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by Elsie 

Posted: 23 June 2008
Word Count: 101

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The tube train pops and sucks
like robots kissing
coming into Hounslow station,
the early pale sky tinged coconut ice.

I pick up on the edge of my vision
a low, rolling motion -
tumbleweed, or a rugby tackle,
perhaps a puffer jacket, or a bin bag
caught by the wind on this airless morning,
swallowed by the front of the train,

in slow motion.
There’s silence,
then a single sob
and a scream.

The driver is helped out,
crumples as if he has no bones
and the guard is muttering into his lapel:
We’ve got one under, one under.

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Comments by other Members

V`yonne at 11:57 on 24 June 2008  Report this post
A suicide - I wonder how they do deal with that?

pops and sucks
like robots kissing

and I think that description of the driver in the last stanza is stunning. Also I liked the last line in particular. The uniformed, practised response to tragedy.

In the second stanza these don' t quite seem to me to fit together. tumbleweed is like enough the bin liner but a rugby tackle is such a definite surge forward by comparison, it confused me - the images are contrary.
a low, rolling motion -
tumbleweed, or a rugby tackle,
perhaps a puffer jacket, or a bin bag

Then this follows it up again suggesting an almost involuntary motion:
caught by the wind on this airless morning,
swallowed by the front of the train,

I like it very much. It feels so very final.

Elsie at 12:55 on 24 June 2008  Report this post
Thanks V' yonne. It was soemthing I saw happen when I was a teenager, and weirdly my daugther just had the same experience on her last day of school, and was really distressed by it. I remember a feeling of disbelief, of not being sure what I' d seen, it was a sense of something moving very quickly across the platform, then disappearing.It was hard to take in that it was a person. She must have moved with great determination.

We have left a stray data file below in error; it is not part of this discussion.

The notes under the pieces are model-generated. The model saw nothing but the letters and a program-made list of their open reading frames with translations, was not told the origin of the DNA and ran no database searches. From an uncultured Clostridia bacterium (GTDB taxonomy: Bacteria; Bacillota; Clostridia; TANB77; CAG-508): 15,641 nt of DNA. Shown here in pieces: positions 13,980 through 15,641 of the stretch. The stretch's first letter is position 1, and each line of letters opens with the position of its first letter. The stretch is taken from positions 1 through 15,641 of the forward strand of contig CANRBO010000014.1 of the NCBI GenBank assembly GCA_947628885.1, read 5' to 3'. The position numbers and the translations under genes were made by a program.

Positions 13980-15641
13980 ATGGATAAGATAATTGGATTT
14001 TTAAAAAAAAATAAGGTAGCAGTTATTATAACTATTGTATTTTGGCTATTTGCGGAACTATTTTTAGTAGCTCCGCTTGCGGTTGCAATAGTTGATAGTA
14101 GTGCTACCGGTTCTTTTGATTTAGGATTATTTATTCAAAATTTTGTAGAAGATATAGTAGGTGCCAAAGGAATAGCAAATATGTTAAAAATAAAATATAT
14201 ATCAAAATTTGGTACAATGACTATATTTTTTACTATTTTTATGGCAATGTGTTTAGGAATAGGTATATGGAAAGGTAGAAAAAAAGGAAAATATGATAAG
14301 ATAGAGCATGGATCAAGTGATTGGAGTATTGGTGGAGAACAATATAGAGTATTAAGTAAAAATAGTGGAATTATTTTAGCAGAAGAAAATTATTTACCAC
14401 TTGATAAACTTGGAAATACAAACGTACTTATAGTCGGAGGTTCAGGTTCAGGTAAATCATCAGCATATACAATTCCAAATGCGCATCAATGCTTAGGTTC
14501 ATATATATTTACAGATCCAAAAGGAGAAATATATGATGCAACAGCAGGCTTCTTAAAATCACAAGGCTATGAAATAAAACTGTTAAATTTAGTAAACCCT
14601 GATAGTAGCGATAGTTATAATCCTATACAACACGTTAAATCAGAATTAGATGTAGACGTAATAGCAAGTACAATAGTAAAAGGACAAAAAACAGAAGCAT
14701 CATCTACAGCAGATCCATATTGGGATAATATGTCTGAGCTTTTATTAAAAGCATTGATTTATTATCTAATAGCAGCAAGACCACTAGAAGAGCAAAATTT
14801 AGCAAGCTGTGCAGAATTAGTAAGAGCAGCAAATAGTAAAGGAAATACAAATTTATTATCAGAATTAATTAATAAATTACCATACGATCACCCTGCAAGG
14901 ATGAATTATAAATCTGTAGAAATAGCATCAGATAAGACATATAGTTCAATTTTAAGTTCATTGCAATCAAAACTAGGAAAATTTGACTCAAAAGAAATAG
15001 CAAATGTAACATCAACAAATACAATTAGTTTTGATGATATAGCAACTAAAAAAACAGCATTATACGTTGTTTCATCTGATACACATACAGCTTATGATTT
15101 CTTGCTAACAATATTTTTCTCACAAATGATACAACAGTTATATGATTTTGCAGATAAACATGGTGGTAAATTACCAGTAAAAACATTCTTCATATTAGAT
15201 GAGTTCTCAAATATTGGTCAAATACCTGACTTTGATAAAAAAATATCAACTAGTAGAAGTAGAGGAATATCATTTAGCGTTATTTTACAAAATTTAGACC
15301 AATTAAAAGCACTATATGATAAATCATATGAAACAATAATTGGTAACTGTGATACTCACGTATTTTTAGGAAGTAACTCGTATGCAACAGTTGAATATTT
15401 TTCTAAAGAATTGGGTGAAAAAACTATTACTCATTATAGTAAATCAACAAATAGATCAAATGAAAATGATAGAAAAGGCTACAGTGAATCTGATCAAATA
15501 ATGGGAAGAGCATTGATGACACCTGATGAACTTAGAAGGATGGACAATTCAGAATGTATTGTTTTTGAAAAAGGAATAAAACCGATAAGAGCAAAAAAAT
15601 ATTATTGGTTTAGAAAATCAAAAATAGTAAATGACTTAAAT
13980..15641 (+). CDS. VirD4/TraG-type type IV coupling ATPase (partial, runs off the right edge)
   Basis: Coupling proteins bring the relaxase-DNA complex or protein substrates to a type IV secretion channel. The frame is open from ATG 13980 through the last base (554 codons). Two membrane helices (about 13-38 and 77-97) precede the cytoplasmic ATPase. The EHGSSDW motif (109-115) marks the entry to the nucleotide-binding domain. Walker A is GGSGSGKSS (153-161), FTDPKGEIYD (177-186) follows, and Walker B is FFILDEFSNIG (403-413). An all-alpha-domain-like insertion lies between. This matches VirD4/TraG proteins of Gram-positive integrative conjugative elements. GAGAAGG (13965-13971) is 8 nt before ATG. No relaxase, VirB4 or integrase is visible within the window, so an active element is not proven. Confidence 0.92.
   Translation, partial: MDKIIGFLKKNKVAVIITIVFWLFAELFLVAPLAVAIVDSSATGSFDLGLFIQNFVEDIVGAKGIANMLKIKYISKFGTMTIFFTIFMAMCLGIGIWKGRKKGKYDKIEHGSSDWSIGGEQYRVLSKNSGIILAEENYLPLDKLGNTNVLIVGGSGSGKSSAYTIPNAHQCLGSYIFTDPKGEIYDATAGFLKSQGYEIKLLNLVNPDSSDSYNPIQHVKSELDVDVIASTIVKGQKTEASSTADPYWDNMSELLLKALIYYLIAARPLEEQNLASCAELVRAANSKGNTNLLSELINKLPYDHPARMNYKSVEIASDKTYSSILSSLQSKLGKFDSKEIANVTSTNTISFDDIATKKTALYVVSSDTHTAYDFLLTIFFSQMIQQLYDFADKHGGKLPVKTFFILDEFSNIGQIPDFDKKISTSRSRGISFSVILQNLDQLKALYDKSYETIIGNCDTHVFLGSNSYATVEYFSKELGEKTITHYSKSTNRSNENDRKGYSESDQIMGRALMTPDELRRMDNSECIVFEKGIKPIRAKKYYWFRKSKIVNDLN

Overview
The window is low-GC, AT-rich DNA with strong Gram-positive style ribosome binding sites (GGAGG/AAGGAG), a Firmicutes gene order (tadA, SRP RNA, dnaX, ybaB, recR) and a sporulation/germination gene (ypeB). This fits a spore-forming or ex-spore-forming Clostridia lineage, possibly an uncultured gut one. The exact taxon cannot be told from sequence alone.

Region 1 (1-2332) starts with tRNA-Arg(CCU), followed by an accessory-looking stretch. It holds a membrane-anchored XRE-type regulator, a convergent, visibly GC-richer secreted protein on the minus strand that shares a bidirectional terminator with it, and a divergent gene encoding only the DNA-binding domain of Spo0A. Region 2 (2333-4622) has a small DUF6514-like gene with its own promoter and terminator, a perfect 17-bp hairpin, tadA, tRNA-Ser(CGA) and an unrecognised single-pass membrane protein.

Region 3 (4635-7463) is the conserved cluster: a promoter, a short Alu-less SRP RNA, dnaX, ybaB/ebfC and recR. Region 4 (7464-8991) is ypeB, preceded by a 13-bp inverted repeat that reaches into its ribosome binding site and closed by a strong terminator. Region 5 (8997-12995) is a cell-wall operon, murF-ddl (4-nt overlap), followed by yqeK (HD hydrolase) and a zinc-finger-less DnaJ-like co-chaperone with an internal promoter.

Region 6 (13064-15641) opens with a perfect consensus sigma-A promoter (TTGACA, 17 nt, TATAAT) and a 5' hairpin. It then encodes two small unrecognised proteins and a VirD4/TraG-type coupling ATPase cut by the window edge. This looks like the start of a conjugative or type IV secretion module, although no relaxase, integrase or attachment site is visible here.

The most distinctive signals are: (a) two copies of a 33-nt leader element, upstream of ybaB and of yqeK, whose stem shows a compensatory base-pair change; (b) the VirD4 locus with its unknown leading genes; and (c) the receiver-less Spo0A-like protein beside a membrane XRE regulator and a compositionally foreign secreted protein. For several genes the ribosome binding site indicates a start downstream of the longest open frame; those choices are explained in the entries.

V`yonne at 16:23 on 24 June 2008  Report this post
What a horrible way to die and what a horrible memory...

joanie at 12:50 on 25 June 2008  Report this post
Hi Elsie. This is excellent. I had no idea what was coming! There are some fantastic evocative descriptions in the first stanza. I like the way the tone somehow stays the same despite the horror unfolding. (I felt this in ' Delicate' too.)

It must have been a really horrific experience, for the onlookers too, but you convey the feelings of the driver and guard very well, especially with the simple but effective repetition at the end.


James Graham at 22:21 on 25 June 2008  Report this post
I agree with most of what' s been said. The rugby tackle seemed at first a bit incongruous, but on reflection I don' t think it is. We try to define something we' ve seen fleetingly, and cast about for comparisons, some of which may seem a little absurd. Your list of things that the ' low, rolling motion' looked like in that moment, captures that casting about very vividly - the way the imagination reaches for disparate images to try to pin down something that wasn' t clearly seen at all.

I like the transition between ' front of the train' and the four lines beginning ' in slow motion' . The formal change from longer lines to shorter ones - which are more staccato rhythmically as well - does just what free verse is supposed to do, at its best - it fits the meaning or feeling perfectly. The longer lines come before any realisation of what has happened, the shorter lines bring us to that realisation. The form is right for the transition. Of course, the space, the pause, between 'train' and 'in slow motion' is very telling.

In the last four lines your economy of language is telling too - 'crumples as if he has no bones' is all we need to imagine the driver's shock. We can tell it's probably the first time for him, but perhaps not for the guard. Another excellent, powerful poem.


Elsie at 14:17 on 27 June 2008  Report this post
Thanks, james. Perhaps it' s that the mind reads the movement as an involuntary action, therefore the action of the wind - because no-one would deliberately fall under a train - but also my mind picked up the determination and energy of the movement, as a rugby tackle.

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